The 2016 Scotiabank Giller Prize: Canada’s most distinguished literary prize awards $100,000 annually to the best Canadian novel or short-story collection published in English. In this series, Maclean’s highlights the artistic process of the six nominees. Here, Gary Barwin, author of Yiddish for Pirates, discusses the joys of “lexiconjury”—going where the writing leads. Read more from other Giller Prize nominees here.
Canada has its share, and perhaps more than its share, of distinguished writers of whom you have never heard. So much so, that Hamilton’s Gary Barwin, 54 years old and author or editor of 19 previous books, could be a 2016 member of Random House Canada’s New Face of Fiction series. In the event, Barwin turned out to be an “overnight” success: his novel, Yiddish for Pirates, is shortlisted for the Scotiabank Giller Prize and the Governor General’s Literary Awards.
To listen to Barwin, it’s all the fault of the bird, the 500-year-old multilingual African grey parrot who sits on the shoulder of Barwin’s narrator, Moishe, like “a GoPro camera,” recording everything and commentating on it from a Yiddish perspective. That’s Moishe’s native tongue, but not a language his creator speaks. “Like a lot of Jews, I have a feel for Yiddish,” Barwin says, “for the attitude, the way of looking at the world, that it expresses, but very limited knowledge of it.”
It’s also a language that makes Moishe—who begins Yiddish for Pirates as a 14-year-old Jewish boy from Lithuania seeking a sailor’s adventures in the days of Columbus—an outsider’s outsider, even among the Ladino-speaking Spanish Jews he encounters. The outsiders’ perspectives pile up by the time Moishe arrives in the New World, notes Barwin, becoming part of “a Jew’s-bird’s-eye view of a different genocide—there are so many connections over time.”
BY GARY BARWIN · I’m 13 and practice saxophone late nights in the loading bay of the local mall trying to be the Jewish John Coltrane. It sounds so good in there it reminds me of Paul Horn playing flute inside the Great Pyramid. I play one note and then another. I have the sense of opening up an entire world of feeling and experience. Each different combination, an entirely different graduation of emotion, a finely tuned way of considering the world. The whole history of what those two notes have done, where they have been, and what they might be able to do. An encyclopedia but also a vast source of potential energy. I’m just some suburban teen out after dark but I feel like I have cilia, tentacles and antennae.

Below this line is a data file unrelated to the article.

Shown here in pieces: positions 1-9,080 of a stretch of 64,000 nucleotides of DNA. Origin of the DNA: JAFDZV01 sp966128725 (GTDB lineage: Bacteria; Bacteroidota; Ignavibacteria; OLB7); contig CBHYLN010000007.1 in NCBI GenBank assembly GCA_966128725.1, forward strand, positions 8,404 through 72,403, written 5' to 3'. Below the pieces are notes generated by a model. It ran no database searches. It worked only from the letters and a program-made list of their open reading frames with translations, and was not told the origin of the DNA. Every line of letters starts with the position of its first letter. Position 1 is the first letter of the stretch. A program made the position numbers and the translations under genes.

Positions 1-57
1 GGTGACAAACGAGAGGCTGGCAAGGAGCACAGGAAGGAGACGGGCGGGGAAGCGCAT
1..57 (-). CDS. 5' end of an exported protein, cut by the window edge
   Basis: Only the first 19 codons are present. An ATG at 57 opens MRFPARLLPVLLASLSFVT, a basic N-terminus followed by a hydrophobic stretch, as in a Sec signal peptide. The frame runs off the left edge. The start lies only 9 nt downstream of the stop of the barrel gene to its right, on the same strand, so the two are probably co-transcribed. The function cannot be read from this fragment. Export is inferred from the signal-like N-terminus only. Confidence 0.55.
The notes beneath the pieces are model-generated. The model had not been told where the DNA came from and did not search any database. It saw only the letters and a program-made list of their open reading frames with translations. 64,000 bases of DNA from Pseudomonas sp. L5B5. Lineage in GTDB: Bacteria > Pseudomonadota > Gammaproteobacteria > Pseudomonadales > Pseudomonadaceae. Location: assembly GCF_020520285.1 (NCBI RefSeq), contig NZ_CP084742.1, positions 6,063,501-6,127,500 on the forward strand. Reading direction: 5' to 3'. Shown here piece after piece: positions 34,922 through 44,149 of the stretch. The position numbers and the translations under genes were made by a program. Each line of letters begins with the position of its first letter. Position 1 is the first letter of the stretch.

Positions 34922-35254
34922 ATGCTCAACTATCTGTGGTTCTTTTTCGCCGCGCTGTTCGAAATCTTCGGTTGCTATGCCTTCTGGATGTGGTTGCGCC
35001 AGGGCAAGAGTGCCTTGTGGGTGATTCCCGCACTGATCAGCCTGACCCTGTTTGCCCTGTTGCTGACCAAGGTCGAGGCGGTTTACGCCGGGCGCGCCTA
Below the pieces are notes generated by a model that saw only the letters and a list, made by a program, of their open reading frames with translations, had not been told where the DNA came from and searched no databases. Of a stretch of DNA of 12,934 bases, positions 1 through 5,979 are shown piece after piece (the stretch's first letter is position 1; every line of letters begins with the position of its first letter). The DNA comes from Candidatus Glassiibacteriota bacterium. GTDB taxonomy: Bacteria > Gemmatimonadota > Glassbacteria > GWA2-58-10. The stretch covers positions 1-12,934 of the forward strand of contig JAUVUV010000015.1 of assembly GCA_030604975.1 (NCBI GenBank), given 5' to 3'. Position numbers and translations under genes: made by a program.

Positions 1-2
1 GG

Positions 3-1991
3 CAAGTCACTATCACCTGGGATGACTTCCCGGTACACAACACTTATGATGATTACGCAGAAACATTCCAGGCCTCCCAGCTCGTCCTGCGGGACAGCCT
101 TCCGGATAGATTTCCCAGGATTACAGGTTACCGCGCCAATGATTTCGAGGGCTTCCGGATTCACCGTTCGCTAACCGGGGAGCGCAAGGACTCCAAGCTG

I play one note and then another, wondering where I’ll end up. And then the police show up—this couldn’t be just what it seems.
Like music, I see language as a library collecting all the ways that people have used its elements—its words, grammar, tropes, and stories. And just by being a language user, I have access to its edgeless storehouse of memory and its technology of possibility. A telescope, a microscope, a deck of tarot cards, a 22-dimensional rocket ship. I feel that I’m able to go many more places and with greater insight than if I just relied on my own imagination.
For me, writing isn’t about dreaming up a fixed idea of things ahead of time but (as I say to my writing students) about understanding that “the writing knows more than we do” and letting it lead you. I feel that allowing the writing to guide me takes me into far richer spaces than if I just sat down thinking I already knew everything. To quote the poet Steve Venright, it’s all “lexiconjury,” pulling surprises out of the dark of a hat. Of course, some of the things that come out have preoccupied you in deep ways, whether you knew it or not. And sometimes, the writing is duplicitous and trickster-like—makes you consider if you actually mean what you want to say.
So a story told by a 500-year-old pirate’s parrot? I thought it’d be fun to write about Jewish pirates, and the parrot seemed like the obvious narrator. It watches from the pirate’s shoulder like a GoPro camera. And parrots are themselves libraries of language. They listen and learn from those around them. And because this particular parrot learned Yiddish, it guided me with quintessentially Jewish fatalistic yet celebratory humour and irony.
I didn’t exactly decide what to write. I just had to be true to the voice of the parrot as it led me on this adventure, exploring along the way history, the persecution of Jews and Indigenous people, what it is to be “the other” and what should one do in the face of violence, hope, love, sex, possible immortality and bad jokes. I feel that in whatever measure the novel expresses compassion, wit, understanding and insight, I can say it wasn’t me; it doesn’t feel like it was me. It was the bird. It’s his fault.